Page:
Lung disease in textile workers
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Lung disease in textile workers

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    This blog is part of a series for NIOSH’s 50th anniversary highlighting research and prevention throughout the Institute’s history.

    Since the 1970s, NIOSH has worked to prevent illness from cotton dust. Byssinosis is an airways disease with features of both asthma and COPD that occurs with exposure to cotton dust. In the early 1970s, the prevalence of byssinosis among US cotton workers was estimated at 20%. In 1974, NIOSH released a Criteria Document that summarized the available evidence and recommended lowering the standard from 1 to 0.2 mg/m3. The Occupational Safety and Health Administration’s (OSHA) 1978 Cotton Dust Standard incorporated NIOSH’s recommendations, and included provisions for medical monitoring that effectively set national standards for spirometry.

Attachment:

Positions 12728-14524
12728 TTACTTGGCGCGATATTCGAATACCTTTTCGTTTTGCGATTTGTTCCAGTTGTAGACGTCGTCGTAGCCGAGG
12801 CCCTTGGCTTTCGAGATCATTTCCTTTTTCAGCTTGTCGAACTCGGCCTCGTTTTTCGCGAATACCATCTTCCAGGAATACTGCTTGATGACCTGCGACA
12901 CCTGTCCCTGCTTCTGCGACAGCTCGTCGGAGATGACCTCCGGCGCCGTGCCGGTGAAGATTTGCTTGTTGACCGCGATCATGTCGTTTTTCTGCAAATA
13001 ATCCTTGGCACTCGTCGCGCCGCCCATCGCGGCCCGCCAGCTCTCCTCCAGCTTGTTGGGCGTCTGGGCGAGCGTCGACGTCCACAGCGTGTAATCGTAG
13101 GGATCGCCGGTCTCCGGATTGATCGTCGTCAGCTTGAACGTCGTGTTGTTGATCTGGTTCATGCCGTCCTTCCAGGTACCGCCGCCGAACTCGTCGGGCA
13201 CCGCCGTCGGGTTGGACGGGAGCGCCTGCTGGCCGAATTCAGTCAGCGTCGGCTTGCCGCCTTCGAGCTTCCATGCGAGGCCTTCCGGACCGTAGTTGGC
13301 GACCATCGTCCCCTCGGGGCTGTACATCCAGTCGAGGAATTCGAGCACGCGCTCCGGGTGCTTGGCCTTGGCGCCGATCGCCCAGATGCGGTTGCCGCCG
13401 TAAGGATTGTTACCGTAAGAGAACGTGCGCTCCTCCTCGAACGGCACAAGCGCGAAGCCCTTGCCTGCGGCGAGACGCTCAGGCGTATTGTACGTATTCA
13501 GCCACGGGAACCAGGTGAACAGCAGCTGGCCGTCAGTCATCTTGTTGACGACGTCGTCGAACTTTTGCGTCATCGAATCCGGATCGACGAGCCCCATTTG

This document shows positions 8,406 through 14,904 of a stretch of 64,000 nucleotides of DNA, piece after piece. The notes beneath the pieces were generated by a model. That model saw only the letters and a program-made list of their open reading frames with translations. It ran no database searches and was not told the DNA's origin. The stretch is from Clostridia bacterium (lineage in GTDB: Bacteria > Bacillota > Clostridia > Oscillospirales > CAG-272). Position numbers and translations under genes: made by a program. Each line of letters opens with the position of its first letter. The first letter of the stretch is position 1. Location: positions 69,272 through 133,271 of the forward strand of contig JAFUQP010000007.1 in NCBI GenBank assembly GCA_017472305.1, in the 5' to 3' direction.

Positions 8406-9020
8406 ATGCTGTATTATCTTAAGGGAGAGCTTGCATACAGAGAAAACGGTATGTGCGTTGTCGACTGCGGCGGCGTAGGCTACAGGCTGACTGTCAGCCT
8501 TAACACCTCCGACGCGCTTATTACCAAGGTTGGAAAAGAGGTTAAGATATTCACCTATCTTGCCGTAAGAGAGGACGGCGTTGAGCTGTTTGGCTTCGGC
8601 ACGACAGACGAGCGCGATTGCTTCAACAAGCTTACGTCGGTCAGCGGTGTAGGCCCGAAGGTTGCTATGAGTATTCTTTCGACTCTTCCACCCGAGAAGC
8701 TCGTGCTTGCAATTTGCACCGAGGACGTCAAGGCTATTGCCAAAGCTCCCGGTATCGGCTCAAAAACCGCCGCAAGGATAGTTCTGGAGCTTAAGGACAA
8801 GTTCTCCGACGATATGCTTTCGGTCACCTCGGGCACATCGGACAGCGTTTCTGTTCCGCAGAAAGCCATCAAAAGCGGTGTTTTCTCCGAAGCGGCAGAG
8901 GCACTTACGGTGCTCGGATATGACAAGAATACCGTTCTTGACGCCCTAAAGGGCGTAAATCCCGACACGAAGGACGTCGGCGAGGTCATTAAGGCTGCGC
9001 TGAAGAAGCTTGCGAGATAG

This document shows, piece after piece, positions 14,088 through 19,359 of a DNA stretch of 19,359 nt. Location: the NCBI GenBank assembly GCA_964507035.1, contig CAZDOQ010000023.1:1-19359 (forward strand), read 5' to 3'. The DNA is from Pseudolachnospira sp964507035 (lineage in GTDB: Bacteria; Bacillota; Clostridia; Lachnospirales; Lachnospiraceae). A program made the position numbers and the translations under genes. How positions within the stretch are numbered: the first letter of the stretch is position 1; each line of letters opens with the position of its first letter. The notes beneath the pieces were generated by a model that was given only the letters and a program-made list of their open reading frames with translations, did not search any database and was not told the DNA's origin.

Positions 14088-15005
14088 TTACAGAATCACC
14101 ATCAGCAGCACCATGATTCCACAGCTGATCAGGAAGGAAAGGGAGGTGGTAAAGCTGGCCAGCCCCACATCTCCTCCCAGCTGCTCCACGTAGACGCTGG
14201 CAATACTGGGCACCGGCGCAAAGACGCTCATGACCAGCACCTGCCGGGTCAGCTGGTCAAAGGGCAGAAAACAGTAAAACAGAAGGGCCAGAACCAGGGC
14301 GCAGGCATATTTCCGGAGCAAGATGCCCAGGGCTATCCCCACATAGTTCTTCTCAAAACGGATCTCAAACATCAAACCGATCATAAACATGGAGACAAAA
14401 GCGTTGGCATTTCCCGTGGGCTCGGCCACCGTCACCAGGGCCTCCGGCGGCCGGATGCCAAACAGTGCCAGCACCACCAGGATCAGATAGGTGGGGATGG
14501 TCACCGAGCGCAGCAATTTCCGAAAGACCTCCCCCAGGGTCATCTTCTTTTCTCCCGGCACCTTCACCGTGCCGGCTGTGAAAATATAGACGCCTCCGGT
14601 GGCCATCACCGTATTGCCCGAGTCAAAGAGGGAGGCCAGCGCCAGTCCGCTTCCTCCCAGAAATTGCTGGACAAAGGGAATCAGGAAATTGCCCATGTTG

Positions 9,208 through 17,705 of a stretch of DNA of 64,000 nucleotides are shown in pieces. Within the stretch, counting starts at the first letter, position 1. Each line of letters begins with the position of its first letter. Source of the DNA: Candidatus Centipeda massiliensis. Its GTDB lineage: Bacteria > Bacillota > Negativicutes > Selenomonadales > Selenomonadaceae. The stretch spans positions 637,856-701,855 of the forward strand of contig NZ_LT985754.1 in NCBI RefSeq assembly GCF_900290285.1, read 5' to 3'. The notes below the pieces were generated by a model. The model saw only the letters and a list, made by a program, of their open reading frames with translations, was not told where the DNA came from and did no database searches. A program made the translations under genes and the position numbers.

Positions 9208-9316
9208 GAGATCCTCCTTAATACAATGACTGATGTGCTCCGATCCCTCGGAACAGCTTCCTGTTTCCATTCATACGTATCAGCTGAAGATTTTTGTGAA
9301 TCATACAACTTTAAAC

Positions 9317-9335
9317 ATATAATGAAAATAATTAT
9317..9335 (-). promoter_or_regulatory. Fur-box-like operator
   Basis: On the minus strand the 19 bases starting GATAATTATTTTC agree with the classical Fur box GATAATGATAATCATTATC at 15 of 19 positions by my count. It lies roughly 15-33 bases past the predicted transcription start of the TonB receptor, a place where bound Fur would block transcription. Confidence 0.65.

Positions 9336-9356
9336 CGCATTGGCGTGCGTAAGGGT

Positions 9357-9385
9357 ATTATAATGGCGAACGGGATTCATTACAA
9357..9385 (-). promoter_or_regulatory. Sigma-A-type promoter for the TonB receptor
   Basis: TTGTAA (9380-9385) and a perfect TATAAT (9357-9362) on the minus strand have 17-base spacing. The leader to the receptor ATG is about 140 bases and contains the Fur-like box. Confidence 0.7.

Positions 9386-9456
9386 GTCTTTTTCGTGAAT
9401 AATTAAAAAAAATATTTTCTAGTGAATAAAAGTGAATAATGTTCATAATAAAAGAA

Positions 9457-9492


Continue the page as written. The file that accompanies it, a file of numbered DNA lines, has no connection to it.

In a series of experimental field studies, NIOSH demonstrated an exposure–response relationship between airborne endotoxin-a dangerous substance released from bacterial cells- (but not dust concentration) and reduced lung function. This suggested that endotoxin was responsible for the acute response to cotton dust. Other NIOSH studies demonstrated the preventive effectiveness of washing cotton to reduce endotoxin concentration. This work contributed to the 1995 NIOSH Current Intelligence Bulletin on cotton washing methods and an amendment by OSHA to the Cotton Dust Standard. OSHA has concluded that the Cotton Dust Standard had the effect of reducing the prevalence of byssinosis from 20% to less 1% among US cotton workers. Despite this success, exposure to endotoxin remains a health concern for textile workers and others.

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